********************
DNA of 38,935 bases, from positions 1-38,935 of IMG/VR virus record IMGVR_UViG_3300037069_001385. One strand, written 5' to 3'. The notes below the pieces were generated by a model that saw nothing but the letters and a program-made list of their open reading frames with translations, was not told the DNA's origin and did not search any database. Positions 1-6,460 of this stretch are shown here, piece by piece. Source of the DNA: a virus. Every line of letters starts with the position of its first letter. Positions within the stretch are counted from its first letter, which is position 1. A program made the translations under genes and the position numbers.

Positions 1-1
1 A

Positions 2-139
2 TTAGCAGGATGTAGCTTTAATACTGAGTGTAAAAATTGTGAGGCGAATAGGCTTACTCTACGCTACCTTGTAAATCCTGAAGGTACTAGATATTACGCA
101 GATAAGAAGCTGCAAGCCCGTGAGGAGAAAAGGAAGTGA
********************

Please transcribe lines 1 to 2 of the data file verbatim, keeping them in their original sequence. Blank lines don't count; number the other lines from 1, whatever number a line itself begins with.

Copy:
DNA of 38,935 bases, from positions 1-38,935 of IMG/VR virus record IMGVR_UViG_3300037069_001385. One strand, written 5' to 3'. The notes below the pieces were generated by a model that saw nothing but the letters and a program-made list of their open reading frames with translations, was not told the DNA's origin and did not search any database. Positions 1-6,460 of this stretch are shown here, piece by piece. Source of the DNA: a virus. Every line of letters starts with the position of its first letter. Positions within the stretch are counted from its first letter, which is position 1. A program made the translations under genes and the position numbers.

Positions 1-1